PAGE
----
The committee also heard HB 1364 by Rep. Gene Wu (D-Houston), a bill that would raise the minimum age in which a person may be subject to juvenile jurisdiction from 10 to 12 years old. Both bills were left pending.
Licenses and Registration - On March 13, the House Transportation Committee heard HB 1262 by Rep. Keith Bell (R-Forney). The bill allows certain vehicles not required to get an inspection to extend the number of years between registrations for up to five years. The owner of the vehicle can choose how many years in between each registration and remit the appropriate fee at that time. For example, the bill would require an individual to pay an amount equal to five years of registration fees at the time they receive their registration if the person opts to go five years without registering their vehicle. The bill was left pending.
Additionally, HB 11 by Rep. Ed Thompson (R-Pearland) was referred to the House Transportation Committee this week. The bill transfers the driver’s license program from the Texas Department of Public Safety (DPS) to the Texas Department of Motor Vehicles (DMV) in September of 2020. This bill differs from the Sunset legislation, HB 1530 by Rep. Chris Paddie (R-Marshall) and SB 616 by Sen. Brian Birdwell (R-Granbury), which require DPS to conduct a study and create a transition plan prior to the transfer of the program in 2021.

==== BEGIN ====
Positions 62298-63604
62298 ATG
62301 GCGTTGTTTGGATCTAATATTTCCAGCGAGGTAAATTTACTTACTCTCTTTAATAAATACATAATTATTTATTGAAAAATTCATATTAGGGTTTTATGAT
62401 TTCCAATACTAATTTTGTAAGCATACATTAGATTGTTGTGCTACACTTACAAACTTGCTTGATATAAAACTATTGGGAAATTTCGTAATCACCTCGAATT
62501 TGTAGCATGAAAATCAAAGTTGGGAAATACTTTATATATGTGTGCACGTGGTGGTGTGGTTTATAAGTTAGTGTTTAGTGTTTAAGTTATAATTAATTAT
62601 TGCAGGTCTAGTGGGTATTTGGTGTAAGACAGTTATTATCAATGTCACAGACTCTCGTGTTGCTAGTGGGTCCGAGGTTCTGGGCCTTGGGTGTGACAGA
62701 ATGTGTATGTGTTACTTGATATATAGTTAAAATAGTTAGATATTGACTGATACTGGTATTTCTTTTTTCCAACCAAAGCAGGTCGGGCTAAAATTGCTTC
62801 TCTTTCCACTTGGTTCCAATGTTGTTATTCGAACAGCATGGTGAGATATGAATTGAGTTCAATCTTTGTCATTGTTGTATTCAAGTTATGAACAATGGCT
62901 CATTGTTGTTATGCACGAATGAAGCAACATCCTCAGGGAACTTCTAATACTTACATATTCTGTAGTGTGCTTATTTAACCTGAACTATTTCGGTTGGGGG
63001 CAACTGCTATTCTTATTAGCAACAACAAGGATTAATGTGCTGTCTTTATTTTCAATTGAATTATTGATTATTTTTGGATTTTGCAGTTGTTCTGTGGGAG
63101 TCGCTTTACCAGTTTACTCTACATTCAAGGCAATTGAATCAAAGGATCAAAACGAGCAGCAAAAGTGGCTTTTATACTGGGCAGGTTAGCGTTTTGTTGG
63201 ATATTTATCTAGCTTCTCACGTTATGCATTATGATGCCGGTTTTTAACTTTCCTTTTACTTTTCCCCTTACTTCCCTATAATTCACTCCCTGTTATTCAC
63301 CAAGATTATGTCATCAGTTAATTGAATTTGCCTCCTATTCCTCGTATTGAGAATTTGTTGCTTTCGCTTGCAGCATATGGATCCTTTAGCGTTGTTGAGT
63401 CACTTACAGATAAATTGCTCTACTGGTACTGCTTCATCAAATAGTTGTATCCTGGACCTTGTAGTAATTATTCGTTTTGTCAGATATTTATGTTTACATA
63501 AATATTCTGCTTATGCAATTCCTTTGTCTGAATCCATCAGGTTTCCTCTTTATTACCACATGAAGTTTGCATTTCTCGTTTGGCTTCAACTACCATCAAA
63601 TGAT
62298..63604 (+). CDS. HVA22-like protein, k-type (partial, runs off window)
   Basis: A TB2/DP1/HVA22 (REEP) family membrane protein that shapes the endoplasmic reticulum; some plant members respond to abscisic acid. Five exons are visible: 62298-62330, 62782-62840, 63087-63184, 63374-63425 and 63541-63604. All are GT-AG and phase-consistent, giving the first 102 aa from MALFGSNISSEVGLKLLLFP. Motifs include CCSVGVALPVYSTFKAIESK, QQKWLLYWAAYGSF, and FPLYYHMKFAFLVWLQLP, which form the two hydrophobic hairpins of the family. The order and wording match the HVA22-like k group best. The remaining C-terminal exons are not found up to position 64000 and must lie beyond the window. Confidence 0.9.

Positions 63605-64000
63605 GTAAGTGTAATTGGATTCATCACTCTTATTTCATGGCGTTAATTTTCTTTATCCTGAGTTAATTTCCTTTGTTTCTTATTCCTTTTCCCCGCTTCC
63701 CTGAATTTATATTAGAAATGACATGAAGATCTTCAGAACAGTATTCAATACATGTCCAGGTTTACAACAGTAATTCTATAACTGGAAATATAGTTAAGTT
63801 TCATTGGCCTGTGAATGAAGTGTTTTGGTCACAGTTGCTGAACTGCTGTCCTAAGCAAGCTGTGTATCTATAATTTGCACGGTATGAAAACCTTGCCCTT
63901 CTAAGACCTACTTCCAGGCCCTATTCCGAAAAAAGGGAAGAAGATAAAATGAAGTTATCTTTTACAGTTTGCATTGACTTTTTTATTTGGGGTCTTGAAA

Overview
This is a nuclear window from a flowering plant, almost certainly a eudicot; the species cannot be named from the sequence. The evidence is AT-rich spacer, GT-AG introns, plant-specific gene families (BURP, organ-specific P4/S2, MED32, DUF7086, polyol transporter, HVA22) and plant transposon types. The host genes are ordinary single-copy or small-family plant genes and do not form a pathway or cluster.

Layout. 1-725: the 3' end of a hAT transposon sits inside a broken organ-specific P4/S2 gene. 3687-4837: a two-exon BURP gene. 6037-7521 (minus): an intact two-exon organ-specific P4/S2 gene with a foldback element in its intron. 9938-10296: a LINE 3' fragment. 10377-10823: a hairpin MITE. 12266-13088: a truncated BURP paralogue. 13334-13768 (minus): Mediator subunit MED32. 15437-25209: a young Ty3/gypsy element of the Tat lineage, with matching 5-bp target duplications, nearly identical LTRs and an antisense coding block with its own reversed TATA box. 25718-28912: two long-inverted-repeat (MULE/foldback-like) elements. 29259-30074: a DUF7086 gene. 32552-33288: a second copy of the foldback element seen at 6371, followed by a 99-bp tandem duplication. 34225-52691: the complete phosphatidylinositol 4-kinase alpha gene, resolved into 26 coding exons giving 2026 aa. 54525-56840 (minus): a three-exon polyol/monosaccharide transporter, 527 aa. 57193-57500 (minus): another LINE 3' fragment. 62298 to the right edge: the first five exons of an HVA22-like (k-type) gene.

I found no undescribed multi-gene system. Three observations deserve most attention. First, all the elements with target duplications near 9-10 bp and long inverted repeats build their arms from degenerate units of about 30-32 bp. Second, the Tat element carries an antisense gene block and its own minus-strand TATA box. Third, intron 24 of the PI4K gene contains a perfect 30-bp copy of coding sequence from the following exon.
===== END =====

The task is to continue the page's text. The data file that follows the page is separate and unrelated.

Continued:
Treasurer Platform bill Passes Senate- The county Treasurers platform bill, SB 354 by Sen. Eddie Lucio Jr. (D – Brownsville) was heard on the Senate floor on March 13. This bill was filed in response to Attorney General Opinion KP-160. The bill removes the population bracket for counties with a population of 190,000 of fewer, thus allowing these smaller counties to approve expenditures at regular commissioners court meetings like larger counties can. SB 354 was unanimously passed to engrossment and now heads to the House. The companion, HB 1047 by Rep. Ryan Guillen (D-Rio Grande City), has been referred to the House County Affairs Committee.
Helpful Tracking Links for Legislation
- County Bills by Office as tracked by the Texas Association of Counties.
- Senate and House committee postings are available on Texas Legislature Online.
- MyTLO section of Texas Legislature Online – use it to create customized alerts for specific committee meetings or to track specific bills.